I was interested in reading Sadako and the Thousand Paper Cranes because it is set during and after World War II and earlier this year when our class did a project on American presidents, I was Harry S. Truman and he was President of the United States during the war. He actually was responsible for making the decision to drop the atomic bomb that ended the war. I also liked the idea of reading this book because Sadako is 11 years old and I’m 11 too. And it is about origami and I love origami and know how to fold a perfect paper crane. But once I started reading the book and read about how sick Sadako was and that she died, it made me sad. The summary is below.
Book Title: Sadako and the Thousand Paper Cranes
Author: Eleanor Coerr
Illustrator: Ronald Himler
Sadako was just a toddler when President Harry S. Truman made the United States Air Force drop an atomic bomb over her city Hiroshima, Japan as an attempt to end World War II. Every year on August 6th there was a carnival for Peace Day that Sadako was always excited to go to. Her parents and her siblings Eiji, Masahiro, and Mitsue went to remember Oba Chan who died on the day of the bomb. Buddhist priests spoke and Sadako’s family launched lanterns on the Ohta River for each family member that died in the atomic bomb. Sadako loved to run. She was chosen by her classmates to run in the race on Field Day. She won! Sadako really wanted to get on the racing team in junior high so she practiced every day. But she started feeling dizzy. Sadako didn’t tell anyone, hoping the dizziness would go away. One day while Sadako was running in the school yard she fell to her knees and couldn’t get up. She was then rushed to Red Cross Hospital. Dr. Numata and Nurse Yasunaga did x-rays and Sadako was diagnosed with leukemia (cancer of the blood).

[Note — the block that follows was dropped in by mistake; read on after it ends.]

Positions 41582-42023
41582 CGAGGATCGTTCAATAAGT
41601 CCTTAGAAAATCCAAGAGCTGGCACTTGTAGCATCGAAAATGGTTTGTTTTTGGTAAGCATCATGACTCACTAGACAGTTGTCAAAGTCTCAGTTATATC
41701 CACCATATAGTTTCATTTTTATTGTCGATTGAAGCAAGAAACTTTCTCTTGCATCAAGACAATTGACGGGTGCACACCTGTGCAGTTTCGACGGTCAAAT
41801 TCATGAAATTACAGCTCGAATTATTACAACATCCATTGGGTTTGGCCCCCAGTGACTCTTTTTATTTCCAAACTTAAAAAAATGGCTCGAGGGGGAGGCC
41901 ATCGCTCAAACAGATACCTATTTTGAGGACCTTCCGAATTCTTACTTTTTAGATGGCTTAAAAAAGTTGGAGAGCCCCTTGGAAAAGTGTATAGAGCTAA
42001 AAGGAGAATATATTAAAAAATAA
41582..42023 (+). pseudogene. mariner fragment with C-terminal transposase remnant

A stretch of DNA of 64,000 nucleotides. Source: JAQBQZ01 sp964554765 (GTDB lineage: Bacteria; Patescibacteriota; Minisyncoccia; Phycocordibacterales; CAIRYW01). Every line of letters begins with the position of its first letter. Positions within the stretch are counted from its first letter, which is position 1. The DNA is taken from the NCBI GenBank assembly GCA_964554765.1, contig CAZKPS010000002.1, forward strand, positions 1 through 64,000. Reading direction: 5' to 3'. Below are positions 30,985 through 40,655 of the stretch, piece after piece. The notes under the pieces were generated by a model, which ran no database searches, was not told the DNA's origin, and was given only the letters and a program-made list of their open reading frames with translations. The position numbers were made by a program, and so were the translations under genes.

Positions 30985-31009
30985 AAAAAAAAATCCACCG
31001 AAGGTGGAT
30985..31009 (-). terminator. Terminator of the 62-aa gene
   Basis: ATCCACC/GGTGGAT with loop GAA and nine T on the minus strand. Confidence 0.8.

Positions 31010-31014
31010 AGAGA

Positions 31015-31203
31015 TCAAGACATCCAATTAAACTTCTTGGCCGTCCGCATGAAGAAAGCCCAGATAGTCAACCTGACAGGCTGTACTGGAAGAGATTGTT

The next day, her best friend Chizuko told her the story that if any sick person folds 1,000 paper cranes the gods would grant them a wish and make them well again. Sadako made a bird out of every piece of square paper she could find. Her brother hung every single one from the ceiling. The disease took all of Sadako’s energy. She met a boy named Kenji that also had the bomb disease (as they called it). His mother had it when she gave birth to him, passing it down to him. He already knew about the thousand paper cranes story but he didn’t think it would help him. Sadako folded him a crane for good luck but days later he had died. Sadako’s classmates made her a Kokeshi doll to cheer her up but it was no use. She got to go home for a holiday but was too weak and tired to run and play. Her mother spent days sewing a kimono for Sadako, it succeeded in making her a little happy. Sadako managed to fold 644 cranes. She died October 25, 1955. Her classmates made 356 cranes so that 1,000 were buried with Sadako.